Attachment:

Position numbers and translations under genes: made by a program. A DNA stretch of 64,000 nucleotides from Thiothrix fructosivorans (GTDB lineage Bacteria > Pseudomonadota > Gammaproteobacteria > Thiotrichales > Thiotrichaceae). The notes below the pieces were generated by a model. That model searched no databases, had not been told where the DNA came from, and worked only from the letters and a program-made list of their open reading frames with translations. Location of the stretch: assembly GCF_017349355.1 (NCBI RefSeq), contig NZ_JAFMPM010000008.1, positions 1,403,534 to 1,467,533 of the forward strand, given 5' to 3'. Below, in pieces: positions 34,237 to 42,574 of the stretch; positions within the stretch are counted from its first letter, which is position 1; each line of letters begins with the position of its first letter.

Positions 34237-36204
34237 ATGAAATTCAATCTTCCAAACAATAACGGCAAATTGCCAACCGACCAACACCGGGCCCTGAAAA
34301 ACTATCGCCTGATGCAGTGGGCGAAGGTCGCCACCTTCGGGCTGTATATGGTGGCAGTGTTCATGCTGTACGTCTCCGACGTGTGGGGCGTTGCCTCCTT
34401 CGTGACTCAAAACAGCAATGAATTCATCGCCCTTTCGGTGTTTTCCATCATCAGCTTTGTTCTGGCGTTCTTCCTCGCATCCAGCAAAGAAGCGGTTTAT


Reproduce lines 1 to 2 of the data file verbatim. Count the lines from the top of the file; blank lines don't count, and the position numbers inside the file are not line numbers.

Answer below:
Position numbers and translations under genes: made by a program. A DNA stretch of 64,000 nucleotides from Thiothrix fructosivorans (GTDB lineage Bacteria > Pseudomonadota > Gammaproteobacteria > Thiotrichales > Thiotrichaceae). The notes below the pieces were generated by a model. That model searched no databases, had not been told where the DNA came from, and worked only from the letters and a program-made list of their open reading frames with translations. Location of the stretch: assembly GCF_017349355.1 (NCBI RefSeq), contig NZ_JAFMPM010000008.1, positions 1,403,534 to 1,467,533 of the forward strand, given 5' to 3'. Below, in pieces: positions 34,237 to 42,574 of the stretch; positions within the stretch are counted from its first letter, which is position 1; each line of letters begins with the position of its first letter.

Positions 34237-36204